As per the Town of Leader’s Zoning Bylaw, residents are required to obtain a building, development or demolition permit for projects as defined by the Provincial and Federal legislation.
What is the difference between a development permit & building permit?
Development permits relate to community planning; specifically, what can and cannot be done on or to a property. Regulations for development are found in our Zoning Bylaw and Official Community Plan Bylaw (OCP). The Zoning Bylaw and OCP are regulated by The Planning and Development Act.
Building Permits relate to the construction of structures and the regulations are found in our Building Bylaw. The Building Bylaw is regulated by The Construction Codes Act, Building Code Regulations, The National Building Code of Canada, and The National Energy Cod of Canada for Buildings. For further information regarding permitted, discretionary and prohibited uses please refer to the Town of Leader’s Zoning Bylaw.
How do I obtain a development permit application?
It is a simple application process, provided no bylaw amendments are required. Development Permits can be obtained at the Town Office or by following the link below. The cost for a permit is $50 and must be submitted with your application. Development Permits are valid for 12 months from the date of submission. All development permits should Include; 1) Completed Application and 2) Site plan, showing existing and proposed information with labels and measurements.
When do I need a permit?
Residents are required by bylaw to obtain a permit for development, building, moving, or demolition for projects as defined by Provincial and Federal Legislation.
Development Permits are required for any activity involving building, engineering, mining or operations in, on, or over land; as well as, any substantial change in use or intensity of use of land or buildings. This includes excavating, filling, grading or drainage of land.
Building Permits are required for new construction, additions to pre-existing structures or property and in most cases large renovations, including but not limited to: basement developments, leasehold improvements, decks, garages and any renovation where structural changes occur.
When don’t I need a building or development permit?
Re-roofing, painting, re-siding, flooring and cabinet installation and replacement of windows and doors (as long as the openings are not changed) do not require a permit. A permit is also not required for fences, sheds less than 100 square feet and decks less than 1 foot off the ground. When in doubt, contact the Town Office for more information.
Who are the building inspectors and how do I contact them?
How do I get a permit?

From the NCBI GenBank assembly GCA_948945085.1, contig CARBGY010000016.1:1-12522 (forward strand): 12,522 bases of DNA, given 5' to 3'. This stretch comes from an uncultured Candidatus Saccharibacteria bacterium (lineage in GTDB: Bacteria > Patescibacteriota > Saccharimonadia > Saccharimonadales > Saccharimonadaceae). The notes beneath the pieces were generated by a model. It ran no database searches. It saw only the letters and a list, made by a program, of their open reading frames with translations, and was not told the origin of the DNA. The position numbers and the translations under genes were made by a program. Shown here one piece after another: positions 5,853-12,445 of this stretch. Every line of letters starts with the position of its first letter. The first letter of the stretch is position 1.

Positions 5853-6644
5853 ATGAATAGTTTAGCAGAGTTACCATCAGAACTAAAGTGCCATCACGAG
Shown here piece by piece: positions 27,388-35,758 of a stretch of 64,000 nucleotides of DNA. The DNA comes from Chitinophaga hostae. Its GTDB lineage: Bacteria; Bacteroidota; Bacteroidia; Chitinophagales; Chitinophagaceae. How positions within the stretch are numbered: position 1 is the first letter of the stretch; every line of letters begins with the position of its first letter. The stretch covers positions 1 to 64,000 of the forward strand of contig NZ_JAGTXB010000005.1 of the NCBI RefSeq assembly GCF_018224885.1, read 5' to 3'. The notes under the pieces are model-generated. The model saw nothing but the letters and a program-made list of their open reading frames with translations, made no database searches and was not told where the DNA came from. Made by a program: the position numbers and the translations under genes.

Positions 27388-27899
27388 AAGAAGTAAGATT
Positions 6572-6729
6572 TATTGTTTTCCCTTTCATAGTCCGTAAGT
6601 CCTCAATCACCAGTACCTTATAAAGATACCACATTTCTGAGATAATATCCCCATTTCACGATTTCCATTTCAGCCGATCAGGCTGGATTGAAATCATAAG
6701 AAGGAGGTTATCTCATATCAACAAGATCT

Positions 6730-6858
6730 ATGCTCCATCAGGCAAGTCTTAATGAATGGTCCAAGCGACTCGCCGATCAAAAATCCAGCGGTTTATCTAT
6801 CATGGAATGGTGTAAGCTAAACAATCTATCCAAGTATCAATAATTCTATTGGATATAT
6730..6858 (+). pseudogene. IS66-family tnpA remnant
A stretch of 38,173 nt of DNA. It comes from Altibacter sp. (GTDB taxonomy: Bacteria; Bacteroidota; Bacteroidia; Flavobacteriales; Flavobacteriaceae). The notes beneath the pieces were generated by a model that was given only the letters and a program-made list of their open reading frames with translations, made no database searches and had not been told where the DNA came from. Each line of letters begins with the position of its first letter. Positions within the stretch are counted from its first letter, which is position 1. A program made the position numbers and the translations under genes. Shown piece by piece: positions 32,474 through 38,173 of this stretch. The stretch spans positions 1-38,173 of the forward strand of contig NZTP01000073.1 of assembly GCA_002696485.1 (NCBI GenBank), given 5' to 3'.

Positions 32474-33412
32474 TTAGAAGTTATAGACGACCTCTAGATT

Building and demolition permits can be purchased at the Town Office and online. Applications for a permitted use as defined in the Zoning Bylaw are approved by the Administrator. Any permit applications requiring approval of a discretionary use must be approved by Town Council.
Download a building permit application or pick one up at the Town Office. In addition, most permits have required documents or worksheets that must accompany the application. Applicable fees must be made before a permit will be issued.
Requirements and worksheets?
- Development Permit Application
- Building/Demolition Permit – Town Application
- Request for Service – Residential
- Request for Service – Commercial
- Additions Worksheet
- Attached Garage Worksheet
- Building a House Requirements
- Carport Worksheet
- Commercial Building Requirements
- Covered Deck Worksheet
- CSA Approved RTM Requirements
- Deck Worksheet
- Detached Garage Worksheet
- Interior Renovations Requirements
- Mobile Home Worksheet
- Shed Worksheet
- Site Plan Map
- Fence Regulations
When do I need a demolition or moving permit?
Any assessable (taxable) property or portions thereof being removed or moved onto a property require a demolition or moving permit, respectively.
How much does a permit cost?
What happens if I don’t get a permit before work commences or receive proper approvals from the building inspector?
This could result in:
- Stop work orders being issued
- Work needing to be re-done or demolished
Questions on Setbacks?
Check with the Town Office for more details before commencing work.
Please note that additional permits may be required from utility providers and the Health Inspector, depending on the type of work.
Property line setbacks are from the foundation of the structure. Therefore, if the setback bylaw says 25’ then it is the distance from the property line to the foundation. The eaves usually extend past the foundation two feet. Setback information can be found in the Zoning Bylaw.